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Big Short’ author says we’re not truthful when we add up the numbers

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Chuck Twardy

Three and a half stars

The Undoing Project: A Friendship That Changed Our Minds By Michael Lewis, $29.

Cable pundits and data-miners woke up November 9 wondering how they could have missed what they saw coming at them. Michael Lewis could have told them: The mind sees what it wants.

Lewis has made a career narrating the stories of mavericks who shame experts—investors who foresaw the mortgage-market collapse in The Big Short, a general manager who calculated the value of overlooked baseball players in Moneyball. As he explains in his latest book, The Undoing Project, it was after the publication of Moneyball that he started hearing about the work of two Israeli psychologists who had demonstrated that even data devotees sometimes submit to intrinsic biases.

Before getting into the biographies of Daniel Kahneman and Amos Tversky, Lewis tells about Daryl Morey, data-driven general manager of the NBA’s Houston Rockets, who found that his interpretation of data about players could be skewed by forms of mental prejudice—the Moneyball caveat. It turned out that Kahneman and Tversky had been trying to warn the world about the various foibles of the human mind in the 1970s.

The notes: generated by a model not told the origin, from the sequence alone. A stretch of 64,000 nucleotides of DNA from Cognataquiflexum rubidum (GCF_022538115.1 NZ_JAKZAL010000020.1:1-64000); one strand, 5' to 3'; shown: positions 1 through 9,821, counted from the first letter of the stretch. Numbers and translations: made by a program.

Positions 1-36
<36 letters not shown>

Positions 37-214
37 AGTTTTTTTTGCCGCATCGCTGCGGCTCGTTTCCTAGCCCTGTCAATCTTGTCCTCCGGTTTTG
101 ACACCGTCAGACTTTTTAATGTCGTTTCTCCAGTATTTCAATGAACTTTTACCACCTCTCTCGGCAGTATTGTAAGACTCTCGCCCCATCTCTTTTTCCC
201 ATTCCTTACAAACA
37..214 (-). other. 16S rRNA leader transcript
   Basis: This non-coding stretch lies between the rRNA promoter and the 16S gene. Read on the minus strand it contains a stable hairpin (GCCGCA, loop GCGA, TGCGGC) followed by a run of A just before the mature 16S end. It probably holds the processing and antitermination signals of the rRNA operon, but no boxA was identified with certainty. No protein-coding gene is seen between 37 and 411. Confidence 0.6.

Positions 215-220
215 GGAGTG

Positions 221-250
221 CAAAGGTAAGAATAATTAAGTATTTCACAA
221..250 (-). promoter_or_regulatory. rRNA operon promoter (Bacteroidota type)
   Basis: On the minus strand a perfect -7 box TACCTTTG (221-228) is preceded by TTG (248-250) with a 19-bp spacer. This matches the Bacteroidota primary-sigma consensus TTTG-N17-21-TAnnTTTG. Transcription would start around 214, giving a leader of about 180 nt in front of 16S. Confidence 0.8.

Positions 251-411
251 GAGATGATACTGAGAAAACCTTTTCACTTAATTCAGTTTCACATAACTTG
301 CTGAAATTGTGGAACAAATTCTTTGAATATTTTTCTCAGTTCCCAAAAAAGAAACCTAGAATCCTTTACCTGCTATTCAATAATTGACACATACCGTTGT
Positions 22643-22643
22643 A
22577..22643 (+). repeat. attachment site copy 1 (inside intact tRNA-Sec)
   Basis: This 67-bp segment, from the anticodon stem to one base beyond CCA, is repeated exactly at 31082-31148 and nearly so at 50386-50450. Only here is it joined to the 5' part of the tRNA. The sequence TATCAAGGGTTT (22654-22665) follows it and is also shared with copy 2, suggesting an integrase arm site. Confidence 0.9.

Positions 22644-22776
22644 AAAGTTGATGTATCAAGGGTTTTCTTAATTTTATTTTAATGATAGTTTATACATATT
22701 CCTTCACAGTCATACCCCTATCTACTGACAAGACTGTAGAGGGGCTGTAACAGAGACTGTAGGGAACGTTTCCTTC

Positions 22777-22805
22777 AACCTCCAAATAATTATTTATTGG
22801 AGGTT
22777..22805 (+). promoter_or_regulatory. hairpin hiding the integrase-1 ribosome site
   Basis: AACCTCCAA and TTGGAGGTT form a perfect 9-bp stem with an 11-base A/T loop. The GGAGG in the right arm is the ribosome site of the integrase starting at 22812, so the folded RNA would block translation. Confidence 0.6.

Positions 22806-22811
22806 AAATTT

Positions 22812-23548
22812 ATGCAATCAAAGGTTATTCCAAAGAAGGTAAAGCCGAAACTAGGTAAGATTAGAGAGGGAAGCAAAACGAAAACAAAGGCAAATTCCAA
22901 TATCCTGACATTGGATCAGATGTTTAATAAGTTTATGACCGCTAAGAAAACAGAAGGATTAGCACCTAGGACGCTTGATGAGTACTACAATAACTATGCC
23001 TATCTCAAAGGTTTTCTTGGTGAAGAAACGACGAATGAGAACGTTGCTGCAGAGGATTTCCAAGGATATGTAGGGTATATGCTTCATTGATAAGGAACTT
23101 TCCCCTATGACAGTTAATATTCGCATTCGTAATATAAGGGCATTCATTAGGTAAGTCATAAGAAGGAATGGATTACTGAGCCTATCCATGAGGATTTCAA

Each arrived at Hebrew University by different paths. Kahneman, as a Holocaust survivor, was troubled that so many European Jews perished because they did not appreciate the unique menace of Hitler, and this might have fed Kahneman’s tendency to doubt his own brilliance. Tversky, by contrast, was supremely confident in his genius. The diffident Kahneman and gregarious Tversky collaborated in groundbreaking research that has led to positive changes, even in government.

Their first discovery, described in a paper titled “Belief in the Law of Small Numbers,” was that, as Lewis puts it, “Even statisticians tended to leap to conclusions from inconclusively small amounts of evidence.” Working at the Oregon Research Institute in Eugene, the pair went on to show that the mind often gauges evidence by recourse to stereotypes and similarities. And they found, again in Lewis’ words, “not just that people don’t know what they don’t know, but that they don’t bother to factor their ignorance into their judgments.”

So, do we no longer trust experts? Both the presidential election and its winner might lead us in that direction. But Lewis’ genial narration of Kahneman and Tversky’s lives and influence points elsewhere. Their work was not about distrusting our intellect; rather, it warns us to be more careful. We need to account better for the sway of bias over our minds.

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